While cash DID lose relative purchasing power, due to inflation, the benefits of having capital to invest at lower valuations produced substantial outperformance over waiting for previously destroyed investment capital to recover.

Much of the mainstream media will quickly disagree with the concept of holding cash and tout long-term returns as the reason to just remain invested in both good times and bad. The problem is it is YOUR money at risk and most individuals lack the “time” necessary to truly capture 30 to 60-year return averages.

7) If You’re Not “In,” You Are Missing Out:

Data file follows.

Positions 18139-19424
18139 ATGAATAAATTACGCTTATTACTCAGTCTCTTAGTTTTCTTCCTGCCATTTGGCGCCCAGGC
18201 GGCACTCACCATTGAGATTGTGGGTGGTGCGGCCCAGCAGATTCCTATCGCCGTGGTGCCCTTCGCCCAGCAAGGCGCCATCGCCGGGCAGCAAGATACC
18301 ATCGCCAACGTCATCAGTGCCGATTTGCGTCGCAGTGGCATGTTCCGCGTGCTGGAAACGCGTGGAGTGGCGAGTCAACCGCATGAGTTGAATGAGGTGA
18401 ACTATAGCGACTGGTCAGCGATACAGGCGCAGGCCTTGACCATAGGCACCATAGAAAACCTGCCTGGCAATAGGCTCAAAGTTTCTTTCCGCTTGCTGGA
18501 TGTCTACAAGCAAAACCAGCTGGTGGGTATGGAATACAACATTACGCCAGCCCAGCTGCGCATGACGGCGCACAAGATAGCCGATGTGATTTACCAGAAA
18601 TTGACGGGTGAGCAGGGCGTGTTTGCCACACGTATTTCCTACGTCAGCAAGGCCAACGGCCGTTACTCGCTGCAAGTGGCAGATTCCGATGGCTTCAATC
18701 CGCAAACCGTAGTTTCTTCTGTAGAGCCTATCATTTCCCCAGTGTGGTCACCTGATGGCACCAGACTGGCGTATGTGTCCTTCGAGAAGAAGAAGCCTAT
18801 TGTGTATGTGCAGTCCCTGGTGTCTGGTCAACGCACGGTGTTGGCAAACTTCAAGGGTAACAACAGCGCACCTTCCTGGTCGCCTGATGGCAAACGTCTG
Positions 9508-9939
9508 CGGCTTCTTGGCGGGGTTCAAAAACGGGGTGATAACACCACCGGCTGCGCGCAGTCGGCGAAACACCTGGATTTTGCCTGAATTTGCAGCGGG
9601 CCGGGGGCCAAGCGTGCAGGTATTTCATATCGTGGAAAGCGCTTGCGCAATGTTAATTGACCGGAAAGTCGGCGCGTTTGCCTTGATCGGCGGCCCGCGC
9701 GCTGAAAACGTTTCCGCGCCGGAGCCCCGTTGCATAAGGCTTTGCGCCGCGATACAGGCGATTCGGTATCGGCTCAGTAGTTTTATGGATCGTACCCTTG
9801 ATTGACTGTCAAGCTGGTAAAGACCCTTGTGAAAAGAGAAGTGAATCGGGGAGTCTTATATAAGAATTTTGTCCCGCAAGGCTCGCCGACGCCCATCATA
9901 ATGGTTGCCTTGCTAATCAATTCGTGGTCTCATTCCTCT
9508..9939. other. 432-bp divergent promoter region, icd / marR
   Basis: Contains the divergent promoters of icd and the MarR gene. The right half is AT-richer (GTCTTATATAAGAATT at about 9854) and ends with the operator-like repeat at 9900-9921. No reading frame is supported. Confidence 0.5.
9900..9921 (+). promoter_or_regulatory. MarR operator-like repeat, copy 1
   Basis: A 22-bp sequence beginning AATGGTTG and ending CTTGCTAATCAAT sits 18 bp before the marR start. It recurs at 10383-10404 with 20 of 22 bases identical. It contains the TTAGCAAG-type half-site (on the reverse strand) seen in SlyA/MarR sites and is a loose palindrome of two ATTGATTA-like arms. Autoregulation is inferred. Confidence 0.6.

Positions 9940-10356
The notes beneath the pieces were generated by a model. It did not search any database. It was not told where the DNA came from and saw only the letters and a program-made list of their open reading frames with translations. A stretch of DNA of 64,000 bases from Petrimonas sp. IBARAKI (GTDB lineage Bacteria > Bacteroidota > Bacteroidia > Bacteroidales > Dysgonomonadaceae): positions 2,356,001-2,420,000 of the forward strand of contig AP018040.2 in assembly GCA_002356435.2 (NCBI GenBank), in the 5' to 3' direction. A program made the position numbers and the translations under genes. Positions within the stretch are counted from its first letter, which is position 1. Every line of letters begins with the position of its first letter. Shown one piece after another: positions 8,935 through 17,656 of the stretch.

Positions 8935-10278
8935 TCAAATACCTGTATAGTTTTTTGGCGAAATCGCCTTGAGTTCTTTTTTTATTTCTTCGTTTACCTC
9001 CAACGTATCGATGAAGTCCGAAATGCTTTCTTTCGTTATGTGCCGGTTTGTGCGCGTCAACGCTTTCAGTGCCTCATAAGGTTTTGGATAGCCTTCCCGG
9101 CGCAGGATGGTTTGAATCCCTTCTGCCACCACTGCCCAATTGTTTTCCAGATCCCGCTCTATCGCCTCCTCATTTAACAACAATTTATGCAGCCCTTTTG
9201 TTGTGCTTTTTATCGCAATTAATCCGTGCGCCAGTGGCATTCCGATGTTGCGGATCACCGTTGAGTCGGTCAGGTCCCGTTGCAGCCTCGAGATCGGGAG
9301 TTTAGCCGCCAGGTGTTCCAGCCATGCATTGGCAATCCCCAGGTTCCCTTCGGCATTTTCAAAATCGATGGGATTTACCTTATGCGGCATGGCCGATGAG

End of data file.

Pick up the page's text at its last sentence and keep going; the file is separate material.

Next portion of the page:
As discussed with respect to “holding cash,” periods of low returns have always followed periods of excessive market valuations. In other words, it is vital to understand the “WHEN” you begin investing that affects your eventual outcome.

The chart below compares Shiller’s 20-year CAPE to 20-year actual forward returns from the S&P 500.

From current levels, history suggests returns to investors over the next 20-years will likely be lower than higher.

The Truth

No one can rely on these “myths” for their financial future.

Again, if the “myths” above weren’t “myths,” wouldn’t there be a whole lot of rich people heading into retirement.

In the end, only three things really matter in investing for the “long-term:”

  • The price you pay.
  • When you sell, and;
  • The “risk” you take.

Get any one of those three things wrong, and your outcome will be far less than you have been promised by Wall Street.

Lance Roberts is a chief portfolio strategist and economist for Clarity Financial.